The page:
I applied for a new job recently. It was in London, and although the job was potentially a very exciting opportunity, part of me was rather unsure about the idea of going back to the UK. I'm sure that some of what I originally felt compelled to leave behind, such as miserable standards of public service, would still be there.
Seems I didn't get selected for the interview anyway. Contradictory as it might sound given the above comment, I was felt a little down about this fact. A 'my country pushed me out and now it won't let me back in again' sort of thing!
Anyway, I left the house today and headed into Central Tokyo for a meeting. It was kind of good to get out amongst the throng again and remind me where I was. On the way back home, I dropped into my little suburban post office for a remittance I needed to send.
It took quite a long time for the man behind the counter to process my order, more than half an hour. This situation was most troubling for him and as I sat there playing Solitaire on my PDA, his brow was knotted in a permanent frown as he cradled a telephone next to his ear.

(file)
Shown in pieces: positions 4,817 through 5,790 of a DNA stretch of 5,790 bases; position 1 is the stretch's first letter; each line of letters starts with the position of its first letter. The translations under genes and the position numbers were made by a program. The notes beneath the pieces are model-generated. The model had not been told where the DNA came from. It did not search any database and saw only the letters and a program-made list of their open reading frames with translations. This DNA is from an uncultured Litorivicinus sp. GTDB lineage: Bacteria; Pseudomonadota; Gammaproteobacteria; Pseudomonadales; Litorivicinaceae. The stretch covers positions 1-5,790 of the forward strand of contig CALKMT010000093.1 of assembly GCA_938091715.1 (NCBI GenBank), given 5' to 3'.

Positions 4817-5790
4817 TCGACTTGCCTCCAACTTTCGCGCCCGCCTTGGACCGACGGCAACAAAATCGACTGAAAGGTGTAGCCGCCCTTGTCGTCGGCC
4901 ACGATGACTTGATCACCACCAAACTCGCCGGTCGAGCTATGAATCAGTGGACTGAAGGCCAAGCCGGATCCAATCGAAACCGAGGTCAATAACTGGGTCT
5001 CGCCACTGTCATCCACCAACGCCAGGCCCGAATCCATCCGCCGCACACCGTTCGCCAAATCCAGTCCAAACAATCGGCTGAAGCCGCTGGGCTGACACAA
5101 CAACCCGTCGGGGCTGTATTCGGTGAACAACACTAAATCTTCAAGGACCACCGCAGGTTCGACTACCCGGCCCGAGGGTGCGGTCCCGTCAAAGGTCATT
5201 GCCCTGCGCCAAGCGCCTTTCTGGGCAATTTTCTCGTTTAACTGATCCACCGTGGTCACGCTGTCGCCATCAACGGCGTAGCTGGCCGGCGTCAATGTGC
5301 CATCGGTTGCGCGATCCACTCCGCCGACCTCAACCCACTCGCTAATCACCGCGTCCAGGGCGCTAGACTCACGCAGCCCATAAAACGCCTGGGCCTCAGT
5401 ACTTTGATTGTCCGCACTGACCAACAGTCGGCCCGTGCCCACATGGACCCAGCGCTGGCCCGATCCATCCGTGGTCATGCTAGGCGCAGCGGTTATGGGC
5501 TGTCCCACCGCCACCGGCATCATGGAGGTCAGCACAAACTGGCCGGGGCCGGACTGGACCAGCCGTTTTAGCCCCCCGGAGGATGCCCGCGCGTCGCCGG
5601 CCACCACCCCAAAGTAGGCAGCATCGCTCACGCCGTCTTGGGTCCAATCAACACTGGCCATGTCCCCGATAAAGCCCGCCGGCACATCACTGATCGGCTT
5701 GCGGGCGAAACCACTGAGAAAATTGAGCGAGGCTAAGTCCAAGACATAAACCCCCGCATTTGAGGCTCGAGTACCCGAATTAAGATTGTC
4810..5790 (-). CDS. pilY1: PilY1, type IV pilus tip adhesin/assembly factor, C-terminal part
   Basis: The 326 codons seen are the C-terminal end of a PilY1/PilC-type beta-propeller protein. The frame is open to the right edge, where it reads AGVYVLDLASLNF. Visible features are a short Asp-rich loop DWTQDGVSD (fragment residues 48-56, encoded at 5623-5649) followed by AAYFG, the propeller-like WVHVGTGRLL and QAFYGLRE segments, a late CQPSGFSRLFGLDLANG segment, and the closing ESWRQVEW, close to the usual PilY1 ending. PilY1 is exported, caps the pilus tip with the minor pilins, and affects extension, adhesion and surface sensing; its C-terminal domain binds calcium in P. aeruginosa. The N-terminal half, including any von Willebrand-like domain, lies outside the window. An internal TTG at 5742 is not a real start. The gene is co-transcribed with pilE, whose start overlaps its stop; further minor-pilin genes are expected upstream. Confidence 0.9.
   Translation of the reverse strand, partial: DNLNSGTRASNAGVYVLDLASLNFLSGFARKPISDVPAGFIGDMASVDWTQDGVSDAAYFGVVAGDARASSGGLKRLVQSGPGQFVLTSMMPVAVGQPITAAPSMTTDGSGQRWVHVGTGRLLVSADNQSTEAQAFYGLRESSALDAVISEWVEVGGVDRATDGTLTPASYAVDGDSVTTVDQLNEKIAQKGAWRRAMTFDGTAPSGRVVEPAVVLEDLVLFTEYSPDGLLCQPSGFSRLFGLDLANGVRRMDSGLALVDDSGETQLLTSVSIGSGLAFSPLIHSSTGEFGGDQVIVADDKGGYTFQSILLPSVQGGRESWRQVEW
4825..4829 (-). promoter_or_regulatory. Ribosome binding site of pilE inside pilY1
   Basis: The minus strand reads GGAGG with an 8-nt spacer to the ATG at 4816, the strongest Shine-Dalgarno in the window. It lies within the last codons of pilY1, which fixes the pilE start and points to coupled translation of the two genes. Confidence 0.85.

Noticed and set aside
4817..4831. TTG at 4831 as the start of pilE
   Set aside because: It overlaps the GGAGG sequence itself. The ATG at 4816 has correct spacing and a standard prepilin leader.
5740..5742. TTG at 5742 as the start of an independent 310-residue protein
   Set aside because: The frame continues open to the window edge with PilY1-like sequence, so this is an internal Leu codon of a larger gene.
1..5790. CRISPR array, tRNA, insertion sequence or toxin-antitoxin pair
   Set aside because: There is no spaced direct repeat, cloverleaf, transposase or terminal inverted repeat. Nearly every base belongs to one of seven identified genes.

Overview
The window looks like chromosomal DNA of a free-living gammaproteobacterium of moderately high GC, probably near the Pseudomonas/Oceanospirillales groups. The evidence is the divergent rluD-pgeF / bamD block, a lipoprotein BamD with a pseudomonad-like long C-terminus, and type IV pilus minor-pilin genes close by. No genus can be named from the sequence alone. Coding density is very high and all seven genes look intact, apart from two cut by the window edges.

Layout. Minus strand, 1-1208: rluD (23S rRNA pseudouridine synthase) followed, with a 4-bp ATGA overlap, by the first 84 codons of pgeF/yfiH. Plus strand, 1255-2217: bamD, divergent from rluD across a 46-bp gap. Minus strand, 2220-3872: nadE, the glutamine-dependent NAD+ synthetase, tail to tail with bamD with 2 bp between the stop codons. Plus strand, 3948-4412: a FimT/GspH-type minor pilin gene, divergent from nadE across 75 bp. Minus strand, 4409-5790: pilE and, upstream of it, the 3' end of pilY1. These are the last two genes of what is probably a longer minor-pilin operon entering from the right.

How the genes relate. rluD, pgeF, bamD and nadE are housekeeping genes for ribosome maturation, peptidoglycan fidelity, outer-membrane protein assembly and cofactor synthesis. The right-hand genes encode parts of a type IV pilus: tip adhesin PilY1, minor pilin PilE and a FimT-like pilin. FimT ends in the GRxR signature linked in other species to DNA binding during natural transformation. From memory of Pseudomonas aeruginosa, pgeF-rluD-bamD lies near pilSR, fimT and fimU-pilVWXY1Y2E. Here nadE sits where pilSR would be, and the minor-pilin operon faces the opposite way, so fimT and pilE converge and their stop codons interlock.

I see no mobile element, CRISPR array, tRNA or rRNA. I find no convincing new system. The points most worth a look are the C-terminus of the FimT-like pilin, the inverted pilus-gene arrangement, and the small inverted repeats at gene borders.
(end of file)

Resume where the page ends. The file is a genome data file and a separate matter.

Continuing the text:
Eventually, he was able to sort out all matters problematic with my form, double check them with me and finish what I had come in to do. To my great surprise, he was so concerned about the delay he had caused me, that he gave me a little gift to apologise for having detained me for so long!
Perhaps it may be Japanese post office policy and it may have only been a box of bath soaps, but the very fact of him giving me this gift to apologise for the inconvenience caused made me smile to myself.
When would this ever have happened in England? Probably never.
I was reminded of a time when I experienced British and French train travel within a matter of days of each other. There were delays on both journeys. The train from Normandy to Paris was held up by an hour due to some sort of engine failure and as I arrived in the station (possibly Gare Du Nord, although I forget now), I was handed a voucher to claim back a portion of the ticket price, in compensation for the inconvenience caused. The refund increased incrementally as the delay lengthened.
The following week, I was back in the UK. I tried to take a train from London Victoria down to Brighton, but it stopped at Haywards Heath with no warning or explanation given. Eventually I had to track down a guard who informed me that there was going to be a replacement bus service along soon that would take passengers on to the rest of the journey. No hint of an apology anywhere.
It really doesn't take a lot to give a little back when something fucks up, and it can sometimes really go a long way!